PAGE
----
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Economic recovery after COVID-19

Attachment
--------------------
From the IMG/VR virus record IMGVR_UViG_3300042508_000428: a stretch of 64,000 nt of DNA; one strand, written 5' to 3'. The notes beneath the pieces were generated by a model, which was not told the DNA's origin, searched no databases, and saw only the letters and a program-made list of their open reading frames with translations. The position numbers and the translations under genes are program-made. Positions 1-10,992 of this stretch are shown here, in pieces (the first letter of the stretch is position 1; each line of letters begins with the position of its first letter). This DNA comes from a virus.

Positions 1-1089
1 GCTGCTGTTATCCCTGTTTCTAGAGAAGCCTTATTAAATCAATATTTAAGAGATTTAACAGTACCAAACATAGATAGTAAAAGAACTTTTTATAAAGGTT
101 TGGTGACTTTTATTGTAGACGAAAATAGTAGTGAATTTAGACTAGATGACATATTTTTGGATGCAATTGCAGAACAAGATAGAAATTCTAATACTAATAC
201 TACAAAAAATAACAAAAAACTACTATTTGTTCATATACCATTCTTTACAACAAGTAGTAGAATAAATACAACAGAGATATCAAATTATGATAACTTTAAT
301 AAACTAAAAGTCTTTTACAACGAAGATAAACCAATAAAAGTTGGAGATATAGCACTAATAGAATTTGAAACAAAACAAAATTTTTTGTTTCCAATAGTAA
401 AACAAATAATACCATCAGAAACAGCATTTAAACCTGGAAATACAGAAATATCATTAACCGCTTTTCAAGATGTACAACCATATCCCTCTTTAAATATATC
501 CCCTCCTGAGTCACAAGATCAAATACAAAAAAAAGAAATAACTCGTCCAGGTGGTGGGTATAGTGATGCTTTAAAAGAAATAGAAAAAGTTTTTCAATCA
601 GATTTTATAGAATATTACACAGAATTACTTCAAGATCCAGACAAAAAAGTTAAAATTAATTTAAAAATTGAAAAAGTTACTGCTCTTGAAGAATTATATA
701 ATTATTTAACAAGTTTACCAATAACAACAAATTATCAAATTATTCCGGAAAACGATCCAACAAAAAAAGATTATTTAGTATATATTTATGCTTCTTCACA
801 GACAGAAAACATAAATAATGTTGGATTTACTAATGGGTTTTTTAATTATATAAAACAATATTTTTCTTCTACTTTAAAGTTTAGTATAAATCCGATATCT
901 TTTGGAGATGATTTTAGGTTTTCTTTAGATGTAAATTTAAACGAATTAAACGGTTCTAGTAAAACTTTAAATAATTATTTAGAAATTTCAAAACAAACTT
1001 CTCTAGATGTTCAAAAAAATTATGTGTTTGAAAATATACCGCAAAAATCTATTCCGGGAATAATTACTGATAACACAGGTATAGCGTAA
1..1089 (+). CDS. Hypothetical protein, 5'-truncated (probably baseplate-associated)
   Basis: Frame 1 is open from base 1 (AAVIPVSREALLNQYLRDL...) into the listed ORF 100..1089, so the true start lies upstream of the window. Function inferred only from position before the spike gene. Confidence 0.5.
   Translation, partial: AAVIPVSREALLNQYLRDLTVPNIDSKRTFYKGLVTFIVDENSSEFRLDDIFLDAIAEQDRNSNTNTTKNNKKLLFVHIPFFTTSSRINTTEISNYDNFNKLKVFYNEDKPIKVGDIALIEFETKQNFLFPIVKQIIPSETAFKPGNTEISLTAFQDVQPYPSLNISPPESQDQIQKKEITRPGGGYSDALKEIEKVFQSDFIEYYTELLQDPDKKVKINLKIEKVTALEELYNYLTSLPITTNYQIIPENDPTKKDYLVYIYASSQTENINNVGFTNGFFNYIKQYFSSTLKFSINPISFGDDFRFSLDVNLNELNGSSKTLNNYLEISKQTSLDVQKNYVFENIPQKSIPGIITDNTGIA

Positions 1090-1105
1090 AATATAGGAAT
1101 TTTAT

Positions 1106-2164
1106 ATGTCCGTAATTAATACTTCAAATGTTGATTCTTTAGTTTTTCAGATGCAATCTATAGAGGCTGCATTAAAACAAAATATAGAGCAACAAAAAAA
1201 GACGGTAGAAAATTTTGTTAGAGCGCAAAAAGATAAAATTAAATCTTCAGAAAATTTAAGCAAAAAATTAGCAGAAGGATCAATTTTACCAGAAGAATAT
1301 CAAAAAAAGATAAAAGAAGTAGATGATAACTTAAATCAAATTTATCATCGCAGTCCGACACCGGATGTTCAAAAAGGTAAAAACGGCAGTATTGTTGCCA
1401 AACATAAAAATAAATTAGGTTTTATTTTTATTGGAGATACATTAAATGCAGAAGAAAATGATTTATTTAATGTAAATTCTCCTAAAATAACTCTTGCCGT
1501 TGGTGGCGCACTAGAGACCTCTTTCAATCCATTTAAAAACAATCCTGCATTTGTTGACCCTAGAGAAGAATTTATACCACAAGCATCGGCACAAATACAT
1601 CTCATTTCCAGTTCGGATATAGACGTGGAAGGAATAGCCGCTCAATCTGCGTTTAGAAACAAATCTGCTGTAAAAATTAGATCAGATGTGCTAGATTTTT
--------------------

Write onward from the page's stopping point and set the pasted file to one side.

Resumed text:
Develop me :Tapiwa Gomo Coronavirus (COVID-19) is the worst crisis the world has experienced since the Second World War. It is also the worst health crisis since the Spanish flu in 1918. The impact of COVID-19 is being felt in different spheres of life. There is no doubt that it has and it will continue to alter the way we live and do business. Nations have been left poorer due to decreased or loss of income. A recovery strategy is needed. As the world grapples with attempts to beat back the impact of COVID-19, this is the right moment to count the costs while chatting a life with and post-COVID-19 recovery. Not doing so would be downright myopicism whose outcome is nothing but a perpetuation of the impact of the crisis. The first priority is, of course, saving human lives which should be the baseline of any social and economic recovery in living with or after COVID-19. It is critical that governments prioritise their people, improving their welfare and preserving the human capital. This is important because the people are the primary and major source of any economic recovery. They are the first capital required to recover or boost economies. Looking after them entails keeping them healthy, fed, alive and capable of providing labour at whatever levels of the economic spectrum. This should not be seen as political but the reality of the order of things. The more people are infected and affected by the pandemic, the less likely economies are able to recover and the higher the welfare burden the government will have to shoulder when they are supposed to focus on economic investment than expenditure. It is even worse when the working age group is the worst affected demographic group as this will mean their dependants will become government responsibility. With proper planning, these can be avoided. The second priority is for governments to think outside the box. After the Second World War, several initiatives kicked in, some of them global, some national and others bilateral. Global governance institutions were established to facilitate, coordinate and support recovery. This included International Finance Institutions to finance this global project. The tenets of colonisation were reframed into what has turned out to be development today. What is critical to note from this period is that big economies were unable to recover without dedicated flows of cheap raw materials from poor and colonised countries. They had that advantage. If the playing field was level, it was an important opportunity for poor countries to bargain better prices for resources needed by big economies. During this COVID-19 period, poor countries need to be more organised, proactive and realise that the demand for their raw materials is coming and it will create an opportunity for better bargaining on the global markets. Better bargaining means a lot more than getting the right prices for their materials. It can be an opportunity to acquire new technology to industrialise and create more economic and employment opportunities for citizens. Western inve

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